Fire, Kristin Cashore

I started this book right before going to dance class, just to pass the time. I was just gonna read the first few pages…

I ended up reading it by flashlight in the front seat of the car, on the way to dance, and then back. And then I stayed up too late and was grumpy at work the next day. Moral of the story- this book is BAD for you, don’t read it. ^_^ Jk jk, read it, just don’t read it right before you’re supposed to be some place where your mind is required.
This book is a companion to Graceling, and seemingly has a cross-over character. I’m hoping that more of the characters also appear in Bitterblue, which is now being written, for I loved the vividness of this, and I wish to see more of the people!
The book is fantasy, and is set in the Dells, which is a collection of Countries threading through a mountainous land. The mountains are important because in a lot of places they’re pretty impassible, so people move through the tunnels THROUGH the mountains. Oh, and the other big difference between “our” world and theirs, is the existence of monsters. They look like normal creatures; bugs, raptors, horses, even humans, only they’re fabulously coloured, and they have the power to influnce your mind. The simplest creatures (bugs, say) just influence humans to be in awe of their beauty as they eat you alive, but in the case of more complex creatures, such as Human Monsters, they are able to serve as puppet masters, directing humans any which way they want, for their own amusement. That was Fire’s father’s way. He served as an advisor to the throne, which he took as free rein to ruin the country, while enjoying every drug, woman and depraved indulgence he could think of.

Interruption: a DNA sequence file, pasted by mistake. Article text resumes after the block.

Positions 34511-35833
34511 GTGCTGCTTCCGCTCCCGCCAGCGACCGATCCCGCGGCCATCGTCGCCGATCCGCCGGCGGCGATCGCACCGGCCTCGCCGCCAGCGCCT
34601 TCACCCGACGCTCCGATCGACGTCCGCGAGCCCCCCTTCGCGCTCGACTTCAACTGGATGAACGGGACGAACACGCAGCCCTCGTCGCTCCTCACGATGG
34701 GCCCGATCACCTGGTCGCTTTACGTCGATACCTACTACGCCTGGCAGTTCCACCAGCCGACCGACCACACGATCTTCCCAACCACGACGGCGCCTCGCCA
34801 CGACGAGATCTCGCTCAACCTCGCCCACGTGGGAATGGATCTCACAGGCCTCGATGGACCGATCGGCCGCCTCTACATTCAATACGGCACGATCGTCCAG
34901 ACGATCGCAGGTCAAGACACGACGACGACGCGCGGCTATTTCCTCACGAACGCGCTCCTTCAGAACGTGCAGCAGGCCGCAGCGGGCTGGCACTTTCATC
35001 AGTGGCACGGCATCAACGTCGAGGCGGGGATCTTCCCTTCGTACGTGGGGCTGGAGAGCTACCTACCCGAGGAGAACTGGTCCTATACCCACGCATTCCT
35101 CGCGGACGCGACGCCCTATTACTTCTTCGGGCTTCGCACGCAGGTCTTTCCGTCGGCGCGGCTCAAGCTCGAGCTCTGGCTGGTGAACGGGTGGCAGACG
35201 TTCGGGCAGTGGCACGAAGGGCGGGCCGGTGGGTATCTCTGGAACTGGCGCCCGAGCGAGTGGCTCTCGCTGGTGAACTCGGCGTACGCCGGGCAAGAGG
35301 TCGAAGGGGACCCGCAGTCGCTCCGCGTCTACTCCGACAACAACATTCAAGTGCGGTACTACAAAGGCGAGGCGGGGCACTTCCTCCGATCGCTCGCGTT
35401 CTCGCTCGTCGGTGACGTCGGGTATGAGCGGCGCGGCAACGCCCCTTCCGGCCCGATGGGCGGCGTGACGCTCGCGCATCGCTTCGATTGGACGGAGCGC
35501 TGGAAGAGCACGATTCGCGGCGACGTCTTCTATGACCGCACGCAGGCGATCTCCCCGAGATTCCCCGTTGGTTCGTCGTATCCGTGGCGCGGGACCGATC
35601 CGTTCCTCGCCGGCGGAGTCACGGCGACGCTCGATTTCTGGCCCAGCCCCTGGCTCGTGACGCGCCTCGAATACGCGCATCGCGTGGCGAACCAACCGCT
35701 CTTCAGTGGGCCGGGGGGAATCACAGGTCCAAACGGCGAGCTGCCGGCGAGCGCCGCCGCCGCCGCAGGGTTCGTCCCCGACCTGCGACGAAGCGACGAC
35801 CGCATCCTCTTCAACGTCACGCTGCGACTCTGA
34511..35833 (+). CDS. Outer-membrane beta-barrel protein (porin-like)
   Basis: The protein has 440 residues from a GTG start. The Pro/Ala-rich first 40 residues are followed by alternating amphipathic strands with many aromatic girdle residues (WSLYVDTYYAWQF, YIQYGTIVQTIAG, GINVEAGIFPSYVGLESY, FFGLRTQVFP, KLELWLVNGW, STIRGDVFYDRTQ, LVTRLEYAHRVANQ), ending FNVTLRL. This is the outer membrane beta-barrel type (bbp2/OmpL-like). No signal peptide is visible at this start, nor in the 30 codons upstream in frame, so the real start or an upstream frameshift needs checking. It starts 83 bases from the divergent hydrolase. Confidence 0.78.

He was killed a few (three?) years ago, and Fire, along with the rest of the kingdom, is dealing with a kingdom in shambles, trying to beat off the encroachments on every border. Against that political background, Fire is also dealing her her parentage. She’s a human monster, which means that she has all the same powers as her father, but she doesn’t WANT to be him.
Oh look, I’ve made this sound dry. Shame on me. It’s NOT. Ms. Cashore somehoe manages to deal with torture, free will, ethics, patricide, ethics, parenthood, family, ethics, accepting someone who is different, ethics, trust issues, infidelity- and all wrapped up in a nice coating of adventure and romance. Not that it’s preachy, but that the characters come up against these issues, and they think about them. I’m not even saying I agree with all the decisions the characters made- I’m not a fan of pre-marital sex, for instance- but I loved that the CONSEQUENCES of actions were considered, both before and after the action. LURVE.
Oh, and there was adventure. Political Intrege! Monster attack! Kidnapping! Escape! (The whole kidnapping was from inside the head of a really-messed-up-at-the-time character, so it was kinda dry, I will admit. Heard to get emotional resonance when the character is out the other side again of emotions, into that bubble of serenity inhabited while the world falls apart. It’s a bit dry to read.) Oh, and romance. I LOVED the romance. I loved the BOY, in the romance. I loved that he had a kid! I loved that it was NOT love at first sight! I loved that he understood her wanting to have kids! I loved his snarky jokes! *sigh* I loved him and Fire together. I loved his temper. I loved- Ahem.
I should stop there, shouldn’t I? (I really liked him. :D)
Again, while I don’t necessarily agree with all the actions of the characters, I really appreciated that one of the side effects of having sex was mentioned. That is, y’know, pregnancy. It’s true, kids, kissing leads to babies. I don’t think I’ve ever read a book where pregnancy happened to often, or was such a big thing in the plot. 😀 In a lot of ways, this read like a modern story, which just happened to be set in a fantasy land. I mean, Free Love has definitely hit the Dells! And also there is no God. Which puts the ethics of war, and killing people, and loosing people, on a slightly different footing, when there is no soul, eh? I’m used to fantasy novels where a god or goddess takes a personal interest in the lives of the characters, which totally didn’t happen here. It was INTERESTING.
Gah, I’ve made this sound so dull. It’s not! It’s not, I swear! I gave it four stars out of five! There’s just a lot of THINKING going on! In the mids of the adventure.
SIGH. I need to re-write this review.
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